Plan A was to use the light blue for background and feature the print. Unfortunately there wasn't enough of the light blue to feature the western print the way I wanted to. So, Plan B: I substituted a different light blue so I'd have enough, and made top #1. Also part of Plan B, I would use the light blues from Heart Builders with some other prints and make a second top for them. Here's top #1.
These are the fabrics I pulled to go with the light blues for top #2:
My plan was to cut very large triangles - easy cutting and piecing - lay them out on the design wall, and whip up the second top.
Unfortunately that didn't work. The darks were just too dark, the contrast was much too stark, and nothing looked good. Sigh. I didn't have enough light blue to simply alternate blue triangles with the low volumes, which would have been boring but passable. So I searched in my stash for a light-ish medium that would do, then I struggled to find a layout. Here's the result. Not the most beautiful creation ever, but for the purpose it will do.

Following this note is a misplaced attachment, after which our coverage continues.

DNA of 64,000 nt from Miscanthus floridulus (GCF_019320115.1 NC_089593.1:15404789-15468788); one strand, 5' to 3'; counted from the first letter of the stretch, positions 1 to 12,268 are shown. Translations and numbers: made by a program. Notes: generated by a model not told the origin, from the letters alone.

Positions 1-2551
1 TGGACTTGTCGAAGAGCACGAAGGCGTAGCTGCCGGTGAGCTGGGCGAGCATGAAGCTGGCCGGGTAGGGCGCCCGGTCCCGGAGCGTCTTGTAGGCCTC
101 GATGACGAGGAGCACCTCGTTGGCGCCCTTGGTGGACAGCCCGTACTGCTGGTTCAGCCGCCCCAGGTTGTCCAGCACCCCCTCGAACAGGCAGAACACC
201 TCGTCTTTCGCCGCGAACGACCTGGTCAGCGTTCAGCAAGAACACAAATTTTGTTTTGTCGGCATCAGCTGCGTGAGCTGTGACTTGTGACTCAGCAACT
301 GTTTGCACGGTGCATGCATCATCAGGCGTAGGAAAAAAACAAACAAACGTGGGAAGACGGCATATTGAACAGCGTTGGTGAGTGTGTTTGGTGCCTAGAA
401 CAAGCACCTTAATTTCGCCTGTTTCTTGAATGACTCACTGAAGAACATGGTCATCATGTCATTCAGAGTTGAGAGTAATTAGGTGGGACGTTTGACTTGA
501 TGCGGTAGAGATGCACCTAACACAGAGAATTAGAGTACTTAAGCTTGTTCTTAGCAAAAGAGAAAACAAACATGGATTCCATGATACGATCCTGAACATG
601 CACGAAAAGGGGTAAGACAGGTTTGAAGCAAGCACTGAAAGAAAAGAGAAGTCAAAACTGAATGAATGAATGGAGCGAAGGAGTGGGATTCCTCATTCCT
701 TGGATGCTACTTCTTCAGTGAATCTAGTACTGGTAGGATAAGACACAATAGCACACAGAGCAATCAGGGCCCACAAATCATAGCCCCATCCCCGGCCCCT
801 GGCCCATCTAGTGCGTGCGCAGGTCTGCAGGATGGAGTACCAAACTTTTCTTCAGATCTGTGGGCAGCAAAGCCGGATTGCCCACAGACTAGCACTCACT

It measures about 48 x 60". For an older boy it will be fine, especially after quilting gives it some texture and dimension. Here's a close-up of the fabrics. The grey print has been in my stash awhile, hard to use because it's not a low volume but it reads light-ish against bolder darks.
Sorry for the too-sunny photos; it was cloudy until the moment I was all set up and ready to take them. Sheesh, this top, which I'm calling Plan B Part 2, has been fraught with issues.
Now I'm left with extra low volume triangles and triangles cut from the indigo crosshatch and the dark ombre stripe. There will be a Plan C, a third top for Heart Builders. Stay tuned.
While not my worst ever design fail, this Plan B Part 2 top is certainly not my best ever design. My worst design fails have all had to do with value contrast, usually too much contrast. You'd think I'd learn...
Have you ever had a design you've been disappointed in, but you had to make it work anyway? Did you learn from it?
Linking up with Confessions of a Fabric Addict